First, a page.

Anula K. Jayasuriya is the co-founder and managing director of the Evolvence India Life Sciences Fund, an organization that invests in pharmaceutical, biotechnology, medical device, and related contract service companies based in India. A native of Sri Lanka who moved to the United States in 1976, Anula has had a lifelong interest in health care, pediatrics, and women’s health.
With an MD and a PhD in microbiology and molecular genetics from Harvard Medical School, Anula felt that an advanced degree in business would help her more clearly define her career trajectory. “For me, working solely in medical academics and research felt like a narrow career focus,” she recollects. “I wanted to understand how other parts of the world worked and how I could contribute.” Anula says that attending HBS opened up a realm of opportunities that she otherwise may not have experienced.
“When I graduated from HBS, health maintenance organizations (HMOs) were on the horizon and medicine was being infiltrated by business, which initially began as an adversarial interaction,” she recalls. “I saw tremendous room for opportunity at the intersection of health and business. With my background in medicine and business, I knew I could contribute beyond the research lab and direct patient care.” Anula remembers that some of her medical colleagues saw her career plan as disjointed, but she was undeterred and eventually found success at the juncture of health care and business management.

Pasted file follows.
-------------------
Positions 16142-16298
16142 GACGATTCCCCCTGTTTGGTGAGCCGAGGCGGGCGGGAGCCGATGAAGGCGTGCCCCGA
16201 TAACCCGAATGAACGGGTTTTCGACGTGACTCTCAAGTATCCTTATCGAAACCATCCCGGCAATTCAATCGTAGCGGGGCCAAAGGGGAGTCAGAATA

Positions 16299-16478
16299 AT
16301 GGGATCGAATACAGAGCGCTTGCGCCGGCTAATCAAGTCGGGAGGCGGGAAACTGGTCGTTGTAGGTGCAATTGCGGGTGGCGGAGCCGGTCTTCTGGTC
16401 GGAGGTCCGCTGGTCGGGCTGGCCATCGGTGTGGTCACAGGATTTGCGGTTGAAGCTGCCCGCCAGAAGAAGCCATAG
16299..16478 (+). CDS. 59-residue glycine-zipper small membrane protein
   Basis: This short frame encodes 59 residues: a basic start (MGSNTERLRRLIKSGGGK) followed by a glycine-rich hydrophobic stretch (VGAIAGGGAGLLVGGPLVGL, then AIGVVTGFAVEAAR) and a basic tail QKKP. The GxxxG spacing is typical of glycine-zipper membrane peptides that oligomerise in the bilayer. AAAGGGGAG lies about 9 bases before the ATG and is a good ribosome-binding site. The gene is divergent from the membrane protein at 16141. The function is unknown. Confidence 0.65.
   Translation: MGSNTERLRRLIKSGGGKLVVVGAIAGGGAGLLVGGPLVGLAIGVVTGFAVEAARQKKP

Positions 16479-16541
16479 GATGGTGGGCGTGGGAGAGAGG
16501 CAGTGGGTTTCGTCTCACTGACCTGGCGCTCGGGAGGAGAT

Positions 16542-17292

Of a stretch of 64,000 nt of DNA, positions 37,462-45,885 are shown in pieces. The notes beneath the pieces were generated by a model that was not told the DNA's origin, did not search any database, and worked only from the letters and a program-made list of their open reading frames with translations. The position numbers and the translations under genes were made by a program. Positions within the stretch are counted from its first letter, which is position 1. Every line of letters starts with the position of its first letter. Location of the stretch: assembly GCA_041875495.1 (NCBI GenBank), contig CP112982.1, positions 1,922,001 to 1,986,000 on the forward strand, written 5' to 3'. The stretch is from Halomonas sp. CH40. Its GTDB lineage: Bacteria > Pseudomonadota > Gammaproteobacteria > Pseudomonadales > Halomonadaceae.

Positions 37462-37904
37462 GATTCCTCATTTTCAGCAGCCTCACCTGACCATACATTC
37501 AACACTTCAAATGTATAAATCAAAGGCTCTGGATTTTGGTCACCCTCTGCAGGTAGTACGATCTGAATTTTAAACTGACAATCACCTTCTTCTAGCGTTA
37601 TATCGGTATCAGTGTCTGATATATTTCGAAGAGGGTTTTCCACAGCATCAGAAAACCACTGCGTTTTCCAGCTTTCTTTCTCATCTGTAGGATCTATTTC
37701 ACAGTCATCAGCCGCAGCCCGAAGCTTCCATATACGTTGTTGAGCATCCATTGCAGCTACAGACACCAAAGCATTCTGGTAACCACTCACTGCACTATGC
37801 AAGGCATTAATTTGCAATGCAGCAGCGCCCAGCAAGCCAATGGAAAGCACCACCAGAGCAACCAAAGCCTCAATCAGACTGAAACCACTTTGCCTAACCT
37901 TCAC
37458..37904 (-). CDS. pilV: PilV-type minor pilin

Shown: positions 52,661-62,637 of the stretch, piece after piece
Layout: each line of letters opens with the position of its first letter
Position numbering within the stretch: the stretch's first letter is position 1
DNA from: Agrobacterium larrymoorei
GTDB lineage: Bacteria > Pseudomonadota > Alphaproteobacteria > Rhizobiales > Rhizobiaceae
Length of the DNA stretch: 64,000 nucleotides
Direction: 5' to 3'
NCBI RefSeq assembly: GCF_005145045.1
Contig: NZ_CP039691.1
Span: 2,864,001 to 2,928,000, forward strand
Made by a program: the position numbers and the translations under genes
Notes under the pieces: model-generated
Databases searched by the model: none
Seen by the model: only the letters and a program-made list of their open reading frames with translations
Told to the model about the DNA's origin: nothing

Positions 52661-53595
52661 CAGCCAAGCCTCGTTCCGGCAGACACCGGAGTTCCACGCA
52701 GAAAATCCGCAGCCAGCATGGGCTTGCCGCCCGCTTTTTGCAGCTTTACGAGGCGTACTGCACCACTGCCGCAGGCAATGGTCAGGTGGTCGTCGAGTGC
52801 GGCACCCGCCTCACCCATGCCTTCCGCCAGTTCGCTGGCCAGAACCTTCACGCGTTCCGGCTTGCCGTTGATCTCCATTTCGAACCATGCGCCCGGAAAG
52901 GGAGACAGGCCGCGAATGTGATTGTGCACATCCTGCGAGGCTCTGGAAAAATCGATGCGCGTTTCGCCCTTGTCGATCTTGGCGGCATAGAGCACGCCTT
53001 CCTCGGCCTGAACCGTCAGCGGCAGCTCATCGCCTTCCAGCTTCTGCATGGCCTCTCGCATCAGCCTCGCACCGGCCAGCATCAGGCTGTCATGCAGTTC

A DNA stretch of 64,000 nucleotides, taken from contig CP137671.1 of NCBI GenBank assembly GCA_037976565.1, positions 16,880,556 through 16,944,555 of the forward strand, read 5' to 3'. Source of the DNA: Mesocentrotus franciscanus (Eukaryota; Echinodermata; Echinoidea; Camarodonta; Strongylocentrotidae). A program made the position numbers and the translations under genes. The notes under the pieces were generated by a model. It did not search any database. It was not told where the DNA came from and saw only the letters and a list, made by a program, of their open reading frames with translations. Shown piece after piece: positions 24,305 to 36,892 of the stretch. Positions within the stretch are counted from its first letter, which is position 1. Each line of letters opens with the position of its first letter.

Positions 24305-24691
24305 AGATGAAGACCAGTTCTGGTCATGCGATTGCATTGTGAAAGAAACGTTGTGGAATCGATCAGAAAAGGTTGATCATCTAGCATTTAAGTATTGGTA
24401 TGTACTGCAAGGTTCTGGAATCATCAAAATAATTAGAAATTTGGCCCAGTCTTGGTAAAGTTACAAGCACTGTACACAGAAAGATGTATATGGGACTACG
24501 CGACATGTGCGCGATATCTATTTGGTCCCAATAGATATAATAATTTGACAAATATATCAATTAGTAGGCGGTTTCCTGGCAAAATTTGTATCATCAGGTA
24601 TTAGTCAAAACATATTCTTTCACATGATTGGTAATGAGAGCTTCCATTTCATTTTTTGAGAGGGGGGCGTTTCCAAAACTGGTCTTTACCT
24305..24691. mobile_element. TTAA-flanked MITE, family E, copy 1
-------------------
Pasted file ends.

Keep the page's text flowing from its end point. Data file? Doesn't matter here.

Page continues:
Interested in the future of “women’s health,” Anula says that it has always been considered a niche or only in the realm of OBGYNs. However, many threads are now coming together that demonstrate the medical impact of gender differences. “Diseases manifest differently in men and women, and the medications used to treat these illnesses have different reactions based on gender,” she says. “So much about gender roles is changing, and it’s impacting the way we communicate to patients. Demographic trends, with regard to health care IT that targets the end user, have evolved to reveal that women are now early adopters of technology, whereas before it traditionally had been men.” Anula points out that, from an economic standpoint, women make 85 percent of the health care decisions, they are more financially independent when compared to the past, and they live longer than men by five to eight years. “The economic opportunity is profound,” she notes.
Reflecting on HBS, Anula shares that one of her favorite cases was a startup story that profiled The Body Shop, which was launched by a woman in the 1970s. As an entrepreneurially minded medical scientist, health care executive, and investor, Anula recommends, “If you can’t find the right career fit or organization, find the opportunity gap in the industry and start your own venture.” She says that when it comes to life after HBS, the network is real. Even decades later, Anula is still in touch with many of her classmates and other alumni.